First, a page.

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Genome-wide review of transcriptional complexity in mouse protein kinases and phosphatases

Alistair RR Forrest1*, Darrin F Taylor1, Mark L Crowe1, Alistair M Chalk123, Nic J Waddell12, Gabriel Kolle1, Geoffrey J Faulkner12, Rimantas Kodzius46, Shintaro Katayama4, Christine Wells15, Chikatoshi Kai4, Jun Kawai46, Piero Carninci46, Yoshihide Hayashizaki46 and Sean M Grimmond1

Author Affiliations

1 Institute for Molecular Bioscience and ARC Centre in Bioinformatics, University of Queensland, Brisbane, QLD 4072, Australia

2 Queensland Institute for Medical Research, PO Royal Brisbane Hospital, Brisbane, QLD 4029, Australia

3 Center for Genomics and Bioinformatics, Karolinska Institutet, S-171 77 Stockholm, Sweden

4 Genome Exploration Research Group (Genome Network Project Core Group), RIKEN Genomic Sciences Center (GSC), RIKEN Yokohama Institute, Yokohama, Kanagawa, 230-0045, Japan

5 The Eskitis Institute for Cell and Molecular Therapies, Griffith University, QLD 4111, Australia

6 Genome Science Laboratory, Discovery Research Institute, RIKEN Wako Institute, Wako, Saitama, 351-0198, Japan

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Genome Biology 2006, 7:R5  doi:10.1186/gb-2006-7-1-r5

Published: 26 January 2006

Abstract

Background

Alternative transcripts of protein kinases and protein phosphatases are known to encode peptides with altered substrate affinities, subcellular localizations, and activities. We undertook a systematic study to catalog the variant transcripts of every protein kinase-like and phosphatase-like locus of mouse http://variant.imb.uq.edu.au webcite.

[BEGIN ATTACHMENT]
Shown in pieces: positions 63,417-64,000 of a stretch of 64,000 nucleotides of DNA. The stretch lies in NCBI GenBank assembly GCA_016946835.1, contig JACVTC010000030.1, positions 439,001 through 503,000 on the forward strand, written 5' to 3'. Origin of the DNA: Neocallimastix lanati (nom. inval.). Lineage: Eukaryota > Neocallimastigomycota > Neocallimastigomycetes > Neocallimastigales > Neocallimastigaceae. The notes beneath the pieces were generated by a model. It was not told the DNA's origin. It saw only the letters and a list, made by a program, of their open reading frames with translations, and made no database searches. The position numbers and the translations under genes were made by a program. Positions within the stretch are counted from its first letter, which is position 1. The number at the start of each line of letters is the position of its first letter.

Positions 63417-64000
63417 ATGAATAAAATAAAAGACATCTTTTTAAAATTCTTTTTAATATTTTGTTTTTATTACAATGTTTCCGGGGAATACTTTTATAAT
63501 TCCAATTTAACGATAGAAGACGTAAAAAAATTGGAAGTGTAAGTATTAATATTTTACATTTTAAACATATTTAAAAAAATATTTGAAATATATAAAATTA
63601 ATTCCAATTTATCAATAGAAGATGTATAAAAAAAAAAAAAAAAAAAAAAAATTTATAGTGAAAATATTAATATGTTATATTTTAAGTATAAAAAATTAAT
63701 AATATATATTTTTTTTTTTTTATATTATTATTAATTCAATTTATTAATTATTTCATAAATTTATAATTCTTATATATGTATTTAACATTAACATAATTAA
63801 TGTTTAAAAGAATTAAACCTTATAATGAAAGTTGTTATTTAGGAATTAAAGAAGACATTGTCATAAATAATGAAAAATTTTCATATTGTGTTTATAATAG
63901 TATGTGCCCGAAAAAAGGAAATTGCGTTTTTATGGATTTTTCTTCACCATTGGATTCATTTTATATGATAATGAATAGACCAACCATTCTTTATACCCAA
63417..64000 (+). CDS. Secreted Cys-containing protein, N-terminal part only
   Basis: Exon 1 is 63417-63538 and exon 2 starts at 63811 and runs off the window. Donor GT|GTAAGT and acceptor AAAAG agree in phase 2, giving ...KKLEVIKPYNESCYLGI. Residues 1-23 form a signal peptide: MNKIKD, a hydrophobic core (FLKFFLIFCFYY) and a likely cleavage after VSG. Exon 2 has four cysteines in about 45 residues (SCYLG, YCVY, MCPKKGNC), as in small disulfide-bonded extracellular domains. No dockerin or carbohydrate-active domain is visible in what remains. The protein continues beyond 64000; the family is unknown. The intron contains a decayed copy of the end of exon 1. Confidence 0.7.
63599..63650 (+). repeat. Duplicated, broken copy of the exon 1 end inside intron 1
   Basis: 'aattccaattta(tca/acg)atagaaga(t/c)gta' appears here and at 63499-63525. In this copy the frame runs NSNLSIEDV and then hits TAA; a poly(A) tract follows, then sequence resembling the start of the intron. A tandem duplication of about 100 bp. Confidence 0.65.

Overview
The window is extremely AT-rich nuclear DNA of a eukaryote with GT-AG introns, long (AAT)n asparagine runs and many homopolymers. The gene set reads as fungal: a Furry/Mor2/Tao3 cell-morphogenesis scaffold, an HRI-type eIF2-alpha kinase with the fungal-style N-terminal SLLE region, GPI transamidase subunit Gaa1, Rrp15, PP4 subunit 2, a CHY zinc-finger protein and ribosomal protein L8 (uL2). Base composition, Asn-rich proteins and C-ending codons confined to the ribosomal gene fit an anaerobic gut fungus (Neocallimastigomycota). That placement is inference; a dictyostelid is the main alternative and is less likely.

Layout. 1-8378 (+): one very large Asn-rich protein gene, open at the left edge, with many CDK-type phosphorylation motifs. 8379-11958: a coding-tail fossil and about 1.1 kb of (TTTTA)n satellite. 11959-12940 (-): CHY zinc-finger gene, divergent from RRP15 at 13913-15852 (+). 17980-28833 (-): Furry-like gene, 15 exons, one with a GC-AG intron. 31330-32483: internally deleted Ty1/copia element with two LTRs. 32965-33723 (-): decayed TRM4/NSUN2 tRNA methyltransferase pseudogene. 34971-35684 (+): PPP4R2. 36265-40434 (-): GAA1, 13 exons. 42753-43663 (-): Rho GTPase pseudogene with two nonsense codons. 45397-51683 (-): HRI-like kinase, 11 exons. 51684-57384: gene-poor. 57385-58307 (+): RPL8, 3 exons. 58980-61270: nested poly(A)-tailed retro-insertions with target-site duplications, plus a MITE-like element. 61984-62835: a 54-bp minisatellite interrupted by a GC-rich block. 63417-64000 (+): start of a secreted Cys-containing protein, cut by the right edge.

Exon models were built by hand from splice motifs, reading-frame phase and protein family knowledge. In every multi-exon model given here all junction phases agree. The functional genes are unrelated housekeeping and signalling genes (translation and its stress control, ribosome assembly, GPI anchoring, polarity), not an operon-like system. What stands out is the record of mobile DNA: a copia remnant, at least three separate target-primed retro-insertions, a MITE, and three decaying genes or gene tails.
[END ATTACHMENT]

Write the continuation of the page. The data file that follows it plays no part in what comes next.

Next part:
Results

By reviewing all available transcript evidence, we found that at least 75% of kinase and phosphatase loci in mouse generate alternative splice forms, and that 44% of these loci have well supported alternative 5' exons. In a further analysis of full-length cDNAs, we identified 69% of loci as generating more than one peptide isoform. The 1,469 peptide isoforms generated from these loci correspond to 1,080 unique Interpro domain combinations, many of which lack catalytic or interaction domains. We also report on the existence of likely dominant negative forms for many of the receptor kinases and phosphatases, including some 26 secreted decoys (seven known and 19 novel: Alk, Csf1r, Egfr, Epha1, 3, 5,7 and 10, Ephb1, Flt1, Flt3, Insr, Insrr, Kdr, Met, Ptk7, Ptprc, Ptprd, Ptprg, Ptprl, Ptprn, Ptprn2, Ptpro, Ptprr, Ptprs, and Ptprz1) and 13 transmembrane forms (four known and nine novel: Axl, Bmpr1a, Csf1r, Epha4, 5, 6 and 7, Ntrk2, Ntrk3, Pdgfra, Ptprk, Ptprm, Ptpru). Finally, by mining public gene expression data (MPSS and microarrays), we confirmed tissue-specific expression of ten of the novel isoforms.

Conclusion

These findings suggest that alternative transcripts of protein kinases and phosphatases are produced that encode different domain structures, and that these variants are likely to play important roles in phosphorylation-dependent signaling pathways.